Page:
So here comes this email, some fellow telling me that his son is writing a big complex program in Go and asking if I heard of it. No, I had not. Three of the four links he offered me were broken, and the fourth was rather weak on useful information. It did claim that Go makes multiple threads feasible because of its "segmented stack." Multiple threads improve performance only up to the number of independent processor cores in the computer; then, because process context switching is the second most expensive single thing a computer can do (behind I/O), as soon as you have more threads than there are cores to run them, the whole program slows down in a mode called "thrashing."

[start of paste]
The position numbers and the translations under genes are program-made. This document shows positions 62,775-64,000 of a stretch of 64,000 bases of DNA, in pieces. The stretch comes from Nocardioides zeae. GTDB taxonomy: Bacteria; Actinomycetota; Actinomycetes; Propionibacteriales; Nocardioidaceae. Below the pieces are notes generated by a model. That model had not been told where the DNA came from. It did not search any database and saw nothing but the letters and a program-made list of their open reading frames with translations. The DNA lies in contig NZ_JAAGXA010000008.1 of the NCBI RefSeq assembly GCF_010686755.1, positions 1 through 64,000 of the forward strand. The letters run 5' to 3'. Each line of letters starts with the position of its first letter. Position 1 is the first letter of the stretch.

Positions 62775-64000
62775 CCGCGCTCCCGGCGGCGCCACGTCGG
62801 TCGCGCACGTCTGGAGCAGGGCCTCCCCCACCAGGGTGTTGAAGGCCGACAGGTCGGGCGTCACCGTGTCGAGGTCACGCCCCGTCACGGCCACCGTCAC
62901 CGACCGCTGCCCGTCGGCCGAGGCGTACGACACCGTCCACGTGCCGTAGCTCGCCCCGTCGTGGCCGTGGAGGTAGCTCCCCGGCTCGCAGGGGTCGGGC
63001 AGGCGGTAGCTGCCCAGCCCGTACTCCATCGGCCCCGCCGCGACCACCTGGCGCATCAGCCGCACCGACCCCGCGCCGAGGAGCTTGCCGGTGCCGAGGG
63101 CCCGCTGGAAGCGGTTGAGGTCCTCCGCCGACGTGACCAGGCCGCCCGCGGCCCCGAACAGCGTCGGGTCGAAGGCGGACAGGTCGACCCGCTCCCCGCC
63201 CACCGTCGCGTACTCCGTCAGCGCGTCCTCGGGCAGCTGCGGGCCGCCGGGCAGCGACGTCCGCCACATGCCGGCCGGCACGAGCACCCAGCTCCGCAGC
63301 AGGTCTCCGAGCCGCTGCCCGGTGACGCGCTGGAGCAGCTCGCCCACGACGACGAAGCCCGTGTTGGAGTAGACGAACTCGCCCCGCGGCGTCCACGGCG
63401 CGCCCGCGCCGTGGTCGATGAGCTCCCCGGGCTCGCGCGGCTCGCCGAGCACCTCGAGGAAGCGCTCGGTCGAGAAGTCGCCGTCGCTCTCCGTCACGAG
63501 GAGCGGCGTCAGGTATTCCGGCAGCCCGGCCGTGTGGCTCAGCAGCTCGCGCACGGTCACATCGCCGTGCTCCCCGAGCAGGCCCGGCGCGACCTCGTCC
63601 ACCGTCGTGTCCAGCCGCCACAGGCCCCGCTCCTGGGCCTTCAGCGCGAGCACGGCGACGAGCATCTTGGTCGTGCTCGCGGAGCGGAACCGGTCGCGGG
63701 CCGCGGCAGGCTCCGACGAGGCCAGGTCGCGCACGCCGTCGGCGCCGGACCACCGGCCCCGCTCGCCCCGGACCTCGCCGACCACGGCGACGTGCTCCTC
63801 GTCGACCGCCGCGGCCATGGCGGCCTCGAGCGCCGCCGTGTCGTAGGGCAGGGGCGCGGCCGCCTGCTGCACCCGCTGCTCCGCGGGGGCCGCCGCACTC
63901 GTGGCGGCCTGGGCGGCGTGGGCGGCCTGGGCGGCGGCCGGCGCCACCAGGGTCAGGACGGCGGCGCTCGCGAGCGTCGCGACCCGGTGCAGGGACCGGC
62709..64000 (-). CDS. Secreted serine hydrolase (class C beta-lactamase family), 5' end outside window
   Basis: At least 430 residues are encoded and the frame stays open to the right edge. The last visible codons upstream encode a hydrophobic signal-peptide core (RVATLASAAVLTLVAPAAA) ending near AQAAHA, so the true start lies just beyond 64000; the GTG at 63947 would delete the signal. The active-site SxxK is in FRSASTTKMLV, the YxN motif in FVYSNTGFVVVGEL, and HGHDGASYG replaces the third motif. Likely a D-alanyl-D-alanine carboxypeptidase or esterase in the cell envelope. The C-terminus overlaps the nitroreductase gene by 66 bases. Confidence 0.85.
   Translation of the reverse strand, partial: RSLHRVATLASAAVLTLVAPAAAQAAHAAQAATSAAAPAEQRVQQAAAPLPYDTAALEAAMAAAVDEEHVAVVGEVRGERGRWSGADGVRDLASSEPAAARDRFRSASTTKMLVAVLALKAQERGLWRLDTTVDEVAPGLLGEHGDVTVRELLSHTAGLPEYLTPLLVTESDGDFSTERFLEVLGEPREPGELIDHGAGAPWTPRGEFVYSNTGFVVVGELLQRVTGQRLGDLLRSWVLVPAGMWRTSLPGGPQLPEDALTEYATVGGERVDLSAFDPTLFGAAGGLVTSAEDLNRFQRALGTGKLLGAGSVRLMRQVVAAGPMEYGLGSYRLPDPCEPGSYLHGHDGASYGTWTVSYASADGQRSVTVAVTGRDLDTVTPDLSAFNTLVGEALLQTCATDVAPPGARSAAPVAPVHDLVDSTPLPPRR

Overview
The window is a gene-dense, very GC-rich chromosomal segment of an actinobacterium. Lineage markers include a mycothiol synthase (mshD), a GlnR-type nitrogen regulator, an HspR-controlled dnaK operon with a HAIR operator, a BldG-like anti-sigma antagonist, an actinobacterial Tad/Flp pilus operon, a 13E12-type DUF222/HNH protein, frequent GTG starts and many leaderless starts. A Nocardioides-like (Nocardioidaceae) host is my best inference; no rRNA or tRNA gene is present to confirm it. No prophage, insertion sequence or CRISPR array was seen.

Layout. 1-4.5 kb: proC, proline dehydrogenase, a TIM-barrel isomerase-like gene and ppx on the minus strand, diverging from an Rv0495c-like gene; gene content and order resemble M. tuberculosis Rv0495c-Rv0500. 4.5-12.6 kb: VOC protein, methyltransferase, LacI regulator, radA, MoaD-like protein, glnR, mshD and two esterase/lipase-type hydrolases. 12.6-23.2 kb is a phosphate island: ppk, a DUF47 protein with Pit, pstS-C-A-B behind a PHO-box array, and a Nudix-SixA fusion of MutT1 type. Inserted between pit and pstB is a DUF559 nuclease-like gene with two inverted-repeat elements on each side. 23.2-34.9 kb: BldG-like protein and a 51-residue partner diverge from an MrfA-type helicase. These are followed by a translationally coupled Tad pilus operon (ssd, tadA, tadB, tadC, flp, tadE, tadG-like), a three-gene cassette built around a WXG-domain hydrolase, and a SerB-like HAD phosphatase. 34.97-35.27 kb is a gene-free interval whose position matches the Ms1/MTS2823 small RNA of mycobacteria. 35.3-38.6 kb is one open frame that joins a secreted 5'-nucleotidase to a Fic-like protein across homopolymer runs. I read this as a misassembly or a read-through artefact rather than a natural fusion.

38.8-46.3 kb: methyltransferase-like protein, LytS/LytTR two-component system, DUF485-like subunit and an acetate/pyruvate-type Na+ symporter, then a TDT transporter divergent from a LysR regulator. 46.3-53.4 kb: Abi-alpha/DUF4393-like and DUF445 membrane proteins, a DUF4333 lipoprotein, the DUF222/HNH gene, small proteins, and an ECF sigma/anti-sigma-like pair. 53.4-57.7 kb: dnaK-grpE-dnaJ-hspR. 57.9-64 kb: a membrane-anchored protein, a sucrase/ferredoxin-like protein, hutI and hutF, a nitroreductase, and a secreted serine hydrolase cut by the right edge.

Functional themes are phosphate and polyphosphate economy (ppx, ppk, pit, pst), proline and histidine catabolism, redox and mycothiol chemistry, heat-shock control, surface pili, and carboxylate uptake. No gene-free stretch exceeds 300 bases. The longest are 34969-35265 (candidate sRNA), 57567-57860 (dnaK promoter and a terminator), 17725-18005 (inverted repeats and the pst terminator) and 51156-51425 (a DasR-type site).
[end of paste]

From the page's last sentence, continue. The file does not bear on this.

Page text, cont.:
The segmented stack is an interesting feature, not of the language, but of the runtime environment supporting the language. Before Apple engineered the joint Apple+IBM+Motorola effort to create the PowerPC CPU, IBM (which invented the architecture and was already using it for the fastest minicomputer then known) used a segmented stack for their subroutine calls. This worked for all languages running on that computer, notably C and Fortran. If they had implemented Java with a JIT ("Just-In-Time," the second step in the 2-step compile of most Java programs today) or native-code compiler (like mine), it probably would have had segmented stacks too.